American has a long history of carrying cargo and passengers around the world. As engineering and technology have improved since our first flight in 1934, we’ve continuously brought new state-of-the-art airplanes into our fleet. One of the best ways to understand how American and its cargo capabilities have grown over the years is to see it for yourself. Here is a photo tour of American’s fleet through the ages.
Some of the first flights in American’s long history lifted cargo, not people. In 1926, Charles Lindbergh flew a bag of mail in his DH-4 biplane from Chicago to St. Louis. Lindbergh’s aviation company consolidated with others to form American Airlines in 1934. Above is Lindbergh with his DH-4 in 1928. Credit: Boston Public Library.
American’s first fleet boasted planes from aviation designer and manufacturer Donald Douglas. Using propeller engines, these planes made possible cross-country routes, such as the non-stop New York to Chicago flight in this 1937 advertisement. Credit: National Air and Space Museum Archives.
The DC-3 was one of the most successful planes of its time, with increased speed and range that made it a highly effective flying machine. Interestingly, it was a call from American Airlines CEO C. R. Smith in 1934 that convinced airplane designer Donald Douglas to create the DC-3. Courtesy National Air and Space Museum Archives.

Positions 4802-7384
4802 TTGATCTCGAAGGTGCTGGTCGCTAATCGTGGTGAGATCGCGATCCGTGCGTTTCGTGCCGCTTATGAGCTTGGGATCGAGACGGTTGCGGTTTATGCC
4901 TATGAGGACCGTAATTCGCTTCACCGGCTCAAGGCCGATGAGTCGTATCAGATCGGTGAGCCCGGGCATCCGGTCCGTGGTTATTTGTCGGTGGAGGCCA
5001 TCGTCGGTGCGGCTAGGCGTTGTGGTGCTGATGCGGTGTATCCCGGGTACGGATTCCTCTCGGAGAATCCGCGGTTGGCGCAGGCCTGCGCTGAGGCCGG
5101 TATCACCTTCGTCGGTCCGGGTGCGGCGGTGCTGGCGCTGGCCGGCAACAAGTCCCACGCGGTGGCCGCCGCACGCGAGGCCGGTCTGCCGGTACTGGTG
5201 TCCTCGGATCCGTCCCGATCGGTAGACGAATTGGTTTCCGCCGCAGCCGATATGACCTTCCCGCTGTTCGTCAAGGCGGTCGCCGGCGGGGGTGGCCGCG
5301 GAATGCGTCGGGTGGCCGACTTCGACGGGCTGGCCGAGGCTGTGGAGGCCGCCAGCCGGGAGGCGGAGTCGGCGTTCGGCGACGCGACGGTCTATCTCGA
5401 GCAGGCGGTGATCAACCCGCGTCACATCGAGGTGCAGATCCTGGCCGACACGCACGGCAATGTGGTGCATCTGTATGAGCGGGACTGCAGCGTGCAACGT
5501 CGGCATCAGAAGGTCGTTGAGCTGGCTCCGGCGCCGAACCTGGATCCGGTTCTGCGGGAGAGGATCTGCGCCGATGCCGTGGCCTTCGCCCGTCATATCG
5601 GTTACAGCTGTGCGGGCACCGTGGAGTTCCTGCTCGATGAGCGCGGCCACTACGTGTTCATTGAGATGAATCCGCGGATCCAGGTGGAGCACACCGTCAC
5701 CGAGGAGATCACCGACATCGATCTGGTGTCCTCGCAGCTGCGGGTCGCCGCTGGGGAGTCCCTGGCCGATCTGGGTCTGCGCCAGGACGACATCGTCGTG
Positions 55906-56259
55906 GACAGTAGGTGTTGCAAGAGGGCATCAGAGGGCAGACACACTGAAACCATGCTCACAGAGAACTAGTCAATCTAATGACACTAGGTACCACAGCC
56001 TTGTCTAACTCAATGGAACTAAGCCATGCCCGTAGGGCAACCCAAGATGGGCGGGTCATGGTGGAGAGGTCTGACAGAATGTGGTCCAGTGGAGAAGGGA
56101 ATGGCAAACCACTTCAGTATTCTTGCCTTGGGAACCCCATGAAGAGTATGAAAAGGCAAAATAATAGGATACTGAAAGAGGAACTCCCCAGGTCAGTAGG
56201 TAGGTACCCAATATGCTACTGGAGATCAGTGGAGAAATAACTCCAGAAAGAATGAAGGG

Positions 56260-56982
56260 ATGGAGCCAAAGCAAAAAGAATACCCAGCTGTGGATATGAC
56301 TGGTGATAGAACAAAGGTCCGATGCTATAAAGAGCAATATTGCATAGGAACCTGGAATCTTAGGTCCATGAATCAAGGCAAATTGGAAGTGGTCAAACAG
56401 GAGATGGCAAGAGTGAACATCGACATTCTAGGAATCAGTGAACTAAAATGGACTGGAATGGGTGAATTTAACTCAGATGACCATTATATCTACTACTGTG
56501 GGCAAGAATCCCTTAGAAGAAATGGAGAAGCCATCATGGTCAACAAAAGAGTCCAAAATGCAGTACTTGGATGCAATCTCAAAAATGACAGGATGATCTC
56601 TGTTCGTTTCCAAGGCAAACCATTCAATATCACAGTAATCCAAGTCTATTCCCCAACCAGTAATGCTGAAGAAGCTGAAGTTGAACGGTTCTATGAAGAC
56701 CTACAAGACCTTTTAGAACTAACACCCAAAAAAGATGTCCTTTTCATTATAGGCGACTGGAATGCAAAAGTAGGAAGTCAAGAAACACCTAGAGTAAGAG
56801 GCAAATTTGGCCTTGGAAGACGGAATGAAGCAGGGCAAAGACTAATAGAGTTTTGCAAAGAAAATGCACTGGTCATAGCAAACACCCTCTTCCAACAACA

In 1953, American expanded its fleet with the Douglas DC-7 and became the first airline to offer coast-to-coast service, non-stop from New York to Los Angeles. Though phased out as a passenger plane with the advent of turbine engines, American continued to use the DC-7 as a cargo plane. Pictured above is the DC-7 Flagship Missouri. Courtesy National Air and Space Museum Archives.
In the tense social atmosphere of 1964, American set an example for the country and hired Dave Harris, the first African-American pilot to fly for a major carrier.
Also in 1964, American hired Joan Dorsey, the first African-American flight attendant.
The photo tour continues – next page.